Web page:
One of the EU Commission’s stated aims in drafting the General Data Protection Regulation was to update and modernise the EU data protection regime to account for new kinds of potentially identifying information. In today’s digital world, GDPR asks questions about the nature of personal data and whether it can anonymised?
So what is pseudonymisation?
The GDPR defines pseudonymisation as “the processing of personal data in such a way that the data can no longer be attributed to a specific data subject without the use of additional information.” To pseudonymise a data set, the “additional information” must be “kept separately and subject to technical and organizational measures to ensure non-attribution to an identified or identifiable person.” In short, it is a privacy-enhancing technique where directly identifying data is held separately and securely from processed data to ensure non-attribution.
So what is it not?
The GDPR for the first time introduces the concept of “data protection by design” as a legal requirement. Data protection by design means that privacy should be a feature of the development of a product or solution, rather than something that is added on as a feature. The GDPR requires controllers to implement appropriate safeguards “both at the time of the determination of the means for processing and at the time of the processing itself.” One way that controllers can do this is by pseudonymising personal data. Therefore, data controllers can use pseudonymisation to help meet the GDPR’s data security requirements. From a systems perspective, controllers are required to implement risk-based measures for protecting data security.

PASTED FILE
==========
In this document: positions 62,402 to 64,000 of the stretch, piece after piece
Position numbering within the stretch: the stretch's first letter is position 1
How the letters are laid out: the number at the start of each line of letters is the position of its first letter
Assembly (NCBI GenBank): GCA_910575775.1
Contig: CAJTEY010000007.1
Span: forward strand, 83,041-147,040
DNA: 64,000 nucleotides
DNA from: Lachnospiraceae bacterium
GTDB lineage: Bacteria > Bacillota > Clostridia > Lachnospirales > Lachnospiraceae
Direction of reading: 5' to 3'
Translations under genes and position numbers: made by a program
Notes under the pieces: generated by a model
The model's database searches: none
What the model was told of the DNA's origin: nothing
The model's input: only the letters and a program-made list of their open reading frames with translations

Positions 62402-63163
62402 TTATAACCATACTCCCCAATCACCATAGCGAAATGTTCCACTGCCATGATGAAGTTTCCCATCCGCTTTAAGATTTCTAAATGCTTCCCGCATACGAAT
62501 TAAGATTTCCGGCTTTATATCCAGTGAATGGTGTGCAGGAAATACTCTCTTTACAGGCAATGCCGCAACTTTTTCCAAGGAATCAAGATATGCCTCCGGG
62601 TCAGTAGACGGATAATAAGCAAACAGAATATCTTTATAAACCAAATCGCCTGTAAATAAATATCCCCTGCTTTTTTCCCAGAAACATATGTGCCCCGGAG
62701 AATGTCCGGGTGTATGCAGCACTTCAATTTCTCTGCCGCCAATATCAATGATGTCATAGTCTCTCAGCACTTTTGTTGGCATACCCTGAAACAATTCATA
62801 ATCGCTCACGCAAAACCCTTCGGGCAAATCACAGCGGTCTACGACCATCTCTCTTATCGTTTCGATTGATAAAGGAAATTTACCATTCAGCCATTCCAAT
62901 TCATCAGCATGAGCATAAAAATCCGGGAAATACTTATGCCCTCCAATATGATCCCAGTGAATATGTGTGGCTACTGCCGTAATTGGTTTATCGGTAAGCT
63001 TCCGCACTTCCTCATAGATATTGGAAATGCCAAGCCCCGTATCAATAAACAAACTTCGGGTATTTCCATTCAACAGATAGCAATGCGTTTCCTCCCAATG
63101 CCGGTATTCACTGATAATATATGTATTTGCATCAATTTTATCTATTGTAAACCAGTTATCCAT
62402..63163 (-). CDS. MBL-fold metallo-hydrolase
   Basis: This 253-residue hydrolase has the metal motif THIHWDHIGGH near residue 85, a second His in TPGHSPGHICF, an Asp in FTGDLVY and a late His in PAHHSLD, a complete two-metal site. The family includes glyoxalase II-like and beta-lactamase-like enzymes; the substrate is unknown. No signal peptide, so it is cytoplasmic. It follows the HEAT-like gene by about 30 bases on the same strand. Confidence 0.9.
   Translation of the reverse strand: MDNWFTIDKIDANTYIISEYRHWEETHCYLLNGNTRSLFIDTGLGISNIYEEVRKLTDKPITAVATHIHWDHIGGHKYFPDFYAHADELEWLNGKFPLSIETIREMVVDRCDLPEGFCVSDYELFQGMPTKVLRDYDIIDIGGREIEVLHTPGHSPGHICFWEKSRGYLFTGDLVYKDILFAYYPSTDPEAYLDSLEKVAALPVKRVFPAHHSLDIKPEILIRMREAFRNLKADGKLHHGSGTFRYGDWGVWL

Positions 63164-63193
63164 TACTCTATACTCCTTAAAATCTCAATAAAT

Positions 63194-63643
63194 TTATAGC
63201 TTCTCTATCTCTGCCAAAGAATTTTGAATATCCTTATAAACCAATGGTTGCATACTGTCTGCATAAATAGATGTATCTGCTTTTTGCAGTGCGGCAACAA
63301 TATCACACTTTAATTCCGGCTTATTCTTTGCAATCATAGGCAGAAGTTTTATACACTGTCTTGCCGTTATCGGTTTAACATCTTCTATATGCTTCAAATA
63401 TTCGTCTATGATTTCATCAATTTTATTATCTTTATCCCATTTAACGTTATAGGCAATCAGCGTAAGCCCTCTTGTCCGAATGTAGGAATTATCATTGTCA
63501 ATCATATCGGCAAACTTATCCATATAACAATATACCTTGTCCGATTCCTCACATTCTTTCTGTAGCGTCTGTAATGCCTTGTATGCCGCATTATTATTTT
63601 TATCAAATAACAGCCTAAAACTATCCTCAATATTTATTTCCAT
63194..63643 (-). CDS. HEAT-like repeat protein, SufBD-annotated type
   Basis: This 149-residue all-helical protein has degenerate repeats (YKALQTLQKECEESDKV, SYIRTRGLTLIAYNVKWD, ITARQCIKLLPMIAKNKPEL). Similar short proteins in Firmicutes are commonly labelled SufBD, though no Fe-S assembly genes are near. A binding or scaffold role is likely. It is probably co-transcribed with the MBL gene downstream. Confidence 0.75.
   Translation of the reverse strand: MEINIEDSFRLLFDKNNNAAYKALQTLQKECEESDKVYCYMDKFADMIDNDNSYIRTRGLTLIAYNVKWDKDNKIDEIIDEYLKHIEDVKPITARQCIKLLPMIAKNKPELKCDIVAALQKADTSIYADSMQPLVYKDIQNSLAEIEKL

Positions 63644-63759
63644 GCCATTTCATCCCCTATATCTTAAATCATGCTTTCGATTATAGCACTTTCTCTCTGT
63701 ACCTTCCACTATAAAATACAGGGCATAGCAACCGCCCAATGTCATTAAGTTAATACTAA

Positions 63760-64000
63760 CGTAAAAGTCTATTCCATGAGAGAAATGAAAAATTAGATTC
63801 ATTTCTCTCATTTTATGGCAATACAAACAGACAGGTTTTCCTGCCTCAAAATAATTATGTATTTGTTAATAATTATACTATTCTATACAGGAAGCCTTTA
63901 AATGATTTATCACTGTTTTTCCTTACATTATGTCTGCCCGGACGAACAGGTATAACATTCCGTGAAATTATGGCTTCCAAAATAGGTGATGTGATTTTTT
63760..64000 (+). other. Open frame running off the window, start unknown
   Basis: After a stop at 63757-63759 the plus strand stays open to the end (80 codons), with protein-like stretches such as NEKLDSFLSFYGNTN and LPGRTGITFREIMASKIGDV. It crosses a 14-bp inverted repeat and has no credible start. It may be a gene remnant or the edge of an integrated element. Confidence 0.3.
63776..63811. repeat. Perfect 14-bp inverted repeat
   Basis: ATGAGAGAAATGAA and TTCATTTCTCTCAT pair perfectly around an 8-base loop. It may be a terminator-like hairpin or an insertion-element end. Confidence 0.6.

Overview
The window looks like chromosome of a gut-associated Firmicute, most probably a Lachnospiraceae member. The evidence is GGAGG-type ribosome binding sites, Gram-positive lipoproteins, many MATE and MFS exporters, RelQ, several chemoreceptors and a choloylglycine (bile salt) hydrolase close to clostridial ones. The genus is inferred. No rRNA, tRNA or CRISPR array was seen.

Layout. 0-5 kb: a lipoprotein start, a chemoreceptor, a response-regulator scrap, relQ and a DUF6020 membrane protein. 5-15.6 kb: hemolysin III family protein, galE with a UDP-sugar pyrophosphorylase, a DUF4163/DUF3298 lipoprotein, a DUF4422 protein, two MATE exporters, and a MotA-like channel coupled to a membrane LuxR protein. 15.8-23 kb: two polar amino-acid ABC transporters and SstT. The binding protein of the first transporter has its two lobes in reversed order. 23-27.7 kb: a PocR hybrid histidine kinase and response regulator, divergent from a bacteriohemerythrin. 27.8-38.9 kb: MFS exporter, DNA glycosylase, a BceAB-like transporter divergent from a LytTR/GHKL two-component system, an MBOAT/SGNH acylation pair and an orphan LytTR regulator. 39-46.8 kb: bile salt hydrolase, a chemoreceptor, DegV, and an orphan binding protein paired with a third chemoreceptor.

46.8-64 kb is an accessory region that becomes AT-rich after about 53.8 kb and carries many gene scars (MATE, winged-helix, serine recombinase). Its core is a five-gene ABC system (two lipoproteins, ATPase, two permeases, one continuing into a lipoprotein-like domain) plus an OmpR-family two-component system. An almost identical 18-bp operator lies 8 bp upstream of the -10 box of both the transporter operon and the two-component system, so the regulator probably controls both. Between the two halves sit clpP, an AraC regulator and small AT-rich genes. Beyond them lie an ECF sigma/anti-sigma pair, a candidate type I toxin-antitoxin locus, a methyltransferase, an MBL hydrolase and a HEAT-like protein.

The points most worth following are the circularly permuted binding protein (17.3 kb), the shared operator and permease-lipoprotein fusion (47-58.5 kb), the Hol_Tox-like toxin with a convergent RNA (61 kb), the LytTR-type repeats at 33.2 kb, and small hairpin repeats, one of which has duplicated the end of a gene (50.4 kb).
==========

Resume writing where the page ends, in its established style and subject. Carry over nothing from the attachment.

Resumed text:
Pseudonymous data IS NOT ANONYMOUS by default!
Just because data is pseudonymous it does not mean that the data is anonymous. Ira and Woodrow have explained in their research paper that “true anonymization” is a myth at best or very difficult to achieve. If your data can in any shape or form, combined with other data sets, lead to the identification of the individual, then your data is subject to GDPR. To help you address this issue, the GDPR adopts a flexible approach than the traditional black and white stance taken by the ICO and focuses on the risk that data will reveal identifiable individuals. Thus, the key distinction between pseudonymous data, which is regulated by the GDPR, and anonymous data, which is not, is whether the data can be re-identified with reasonable effort.
So, remember, pseudonymised data is not by default anonymous if that data can be used in conjunction with other data sets to identify an individual.
Here’s where we can help:
Totale Learning create bespoke GDPR solutions (consultation, training and development, etc.) that is tailor made to your business. Our experienced consultants will help you through your GDPR process and when required, we’ll use specific training content that is relevant to your sector, industry and company. Get in touch with us at firstname.lastname@example.org or visit www.totalelearning.com. You can also contact us on LinkedIn, Facebook or Instagram.